Yesterday, Tina and I met with a couple who is hiring us to shoot their wedding. Our goal was to scout the locations where they are getting married, where we’ll stop for photos after the event, and where they are getting receptioned.
We had to drive out to a nearby suburb to meet them, but getting out there turned out hectic.
Driving to a job is often stressful. There’s a lot to think about with photography. It’s not really just a point and shoot kind of effort. There are factors and a bit of math and science mixed with directing and communication. So there was an edge already in the car.
As we drove to the highway, traffic looked nuts in front of us. Two lanes went to one way down in front of us, so we diverted and decided that we’d jog our way to another highway onramp a little further north.
What a mistake.
Do you know the saying, “Out of the frying pan and into the fire”?
Yesterday, it was “Out of the frying pan and into the flaming pits of hell.”
Okay, I’m exaggerating.
A trip that should have taken an hour turned into one hour forty.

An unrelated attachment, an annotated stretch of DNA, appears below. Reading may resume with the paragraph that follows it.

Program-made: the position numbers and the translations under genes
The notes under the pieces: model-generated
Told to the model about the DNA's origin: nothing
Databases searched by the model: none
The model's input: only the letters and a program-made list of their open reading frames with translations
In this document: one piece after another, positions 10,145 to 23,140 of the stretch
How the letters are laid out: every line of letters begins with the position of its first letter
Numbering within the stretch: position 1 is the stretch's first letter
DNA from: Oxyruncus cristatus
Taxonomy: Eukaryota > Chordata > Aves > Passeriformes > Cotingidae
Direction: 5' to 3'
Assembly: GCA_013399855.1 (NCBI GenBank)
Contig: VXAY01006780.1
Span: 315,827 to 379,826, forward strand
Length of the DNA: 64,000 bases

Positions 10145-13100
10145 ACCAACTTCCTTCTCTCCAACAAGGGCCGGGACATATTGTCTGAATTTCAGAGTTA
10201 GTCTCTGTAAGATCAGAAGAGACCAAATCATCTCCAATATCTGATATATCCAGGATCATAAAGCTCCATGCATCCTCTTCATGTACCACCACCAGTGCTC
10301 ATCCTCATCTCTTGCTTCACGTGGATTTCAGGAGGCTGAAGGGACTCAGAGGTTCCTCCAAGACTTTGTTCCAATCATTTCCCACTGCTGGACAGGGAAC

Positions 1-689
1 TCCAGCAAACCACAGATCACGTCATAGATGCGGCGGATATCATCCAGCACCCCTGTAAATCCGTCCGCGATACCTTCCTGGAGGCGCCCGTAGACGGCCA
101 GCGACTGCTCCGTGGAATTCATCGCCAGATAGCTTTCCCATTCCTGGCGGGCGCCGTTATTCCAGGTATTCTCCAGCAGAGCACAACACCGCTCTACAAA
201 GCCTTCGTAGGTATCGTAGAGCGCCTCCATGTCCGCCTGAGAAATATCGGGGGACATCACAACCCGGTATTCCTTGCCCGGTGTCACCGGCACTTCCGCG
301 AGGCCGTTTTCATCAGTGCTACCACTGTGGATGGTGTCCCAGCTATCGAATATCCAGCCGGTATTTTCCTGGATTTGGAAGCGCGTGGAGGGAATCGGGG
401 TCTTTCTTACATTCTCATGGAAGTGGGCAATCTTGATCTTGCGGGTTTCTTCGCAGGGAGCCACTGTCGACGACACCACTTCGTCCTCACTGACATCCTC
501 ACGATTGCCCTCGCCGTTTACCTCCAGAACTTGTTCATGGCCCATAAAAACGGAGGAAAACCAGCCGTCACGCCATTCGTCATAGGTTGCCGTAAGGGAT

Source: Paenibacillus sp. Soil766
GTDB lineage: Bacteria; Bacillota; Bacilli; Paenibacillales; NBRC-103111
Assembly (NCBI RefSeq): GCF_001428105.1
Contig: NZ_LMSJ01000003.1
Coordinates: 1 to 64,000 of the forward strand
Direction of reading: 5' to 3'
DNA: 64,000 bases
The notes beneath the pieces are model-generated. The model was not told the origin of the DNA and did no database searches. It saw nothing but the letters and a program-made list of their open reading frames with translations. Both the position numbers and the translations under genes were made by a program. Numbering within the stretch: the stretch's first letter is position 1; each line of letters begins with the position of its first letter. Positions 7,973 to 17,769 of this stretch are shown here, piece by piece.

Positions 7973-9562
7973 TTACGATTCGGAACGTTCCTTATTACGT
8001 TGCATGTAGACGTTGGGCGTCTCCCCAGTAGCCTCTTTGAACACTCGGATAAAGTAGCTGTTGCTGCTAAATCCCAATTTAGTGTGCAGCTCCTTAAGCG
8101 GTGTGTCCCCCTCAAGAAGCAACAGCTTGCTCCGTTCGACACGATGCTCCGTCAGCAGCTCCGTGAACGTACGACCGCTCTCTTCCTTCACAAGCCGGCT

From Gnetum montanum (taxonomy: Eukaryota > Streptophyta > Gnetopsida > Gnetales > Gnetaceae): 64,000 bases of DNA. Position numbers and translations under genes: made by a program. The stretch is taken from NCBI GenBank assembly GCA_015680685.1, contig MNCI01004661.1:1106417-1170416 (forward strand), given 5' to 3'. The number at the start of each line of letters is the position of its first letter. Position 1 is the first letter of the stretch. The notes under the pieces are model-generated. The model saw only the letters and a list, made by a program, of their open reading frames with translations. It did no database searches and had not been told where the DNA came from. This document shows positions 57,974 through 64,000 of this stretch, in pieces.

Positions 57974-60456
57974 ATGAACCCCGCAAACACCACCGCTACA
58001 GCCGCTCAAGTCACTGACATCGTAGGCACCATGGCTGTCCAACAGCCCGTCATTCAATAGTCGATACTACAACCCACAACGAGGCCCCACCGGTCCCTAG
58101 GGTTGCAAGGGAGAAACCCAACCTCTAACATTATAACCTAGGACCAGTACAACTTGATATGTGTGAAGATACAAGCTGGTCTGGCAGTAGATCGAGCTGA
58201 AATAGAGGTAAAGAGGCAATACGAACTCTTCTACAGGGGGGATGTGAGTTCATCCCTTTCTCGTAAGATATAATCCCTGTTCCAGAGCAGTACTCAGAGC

At another point, traffic stopped. There were about ten cars ahead of us. We thought someone was parking and blocking traffic a ways up. But when I looked around the car in front of us, there was a biker laying in the middle of the road, apparently after getting hit by a car. A police officer was already there. We hoped he was telling him not to move, because he wasn’t. And that freaked us out.
When the brain experiences stress like that heaped on other stress, just seeing someone laying in the street, it blows fuses. It becomes less able to function properly.
A few minutes later, we were sitting at a traffic light waiting to turn right, and Tina said, “There’s no turn on red.” I didn’t respond. I sat there waiting for the light. I was still shocked by the sight of a hurt pedestrian.
I inched forward, and Tina repeated, “There’s no turn on red.” The light had turned green, and — as if turning into Large Marge from PeeWee’s Big Adventure — I screamed, “Tina, don’t fucking tell me how to drive! The light is green.”
Tina returned with her version of Large Marge saying, “Don’t you yell at me!”
I did one of those, “Hold on, hold on hold ons! Let’s stop for a second. We’re both stressed out. Let’s be friends again.”
We gathered our thoughts and we both apologized.
Our meeting with the couple went well. We shot them in a couple places and had dinner with them. They’re sickeningly cute. They’re teachers. And like us, they work together. They met at work. So we get each other.
On our way home, Tina and I talked about how the power of empathy can trigger so much internal torment. If we see someone in trouble, we immediately go into different weird places.
Seeing someone hurt can cause your brain to make your limbs and body feel hurt. Or you flinch.
If these empathetic mechanisms are broken, what kind of a person does that make you?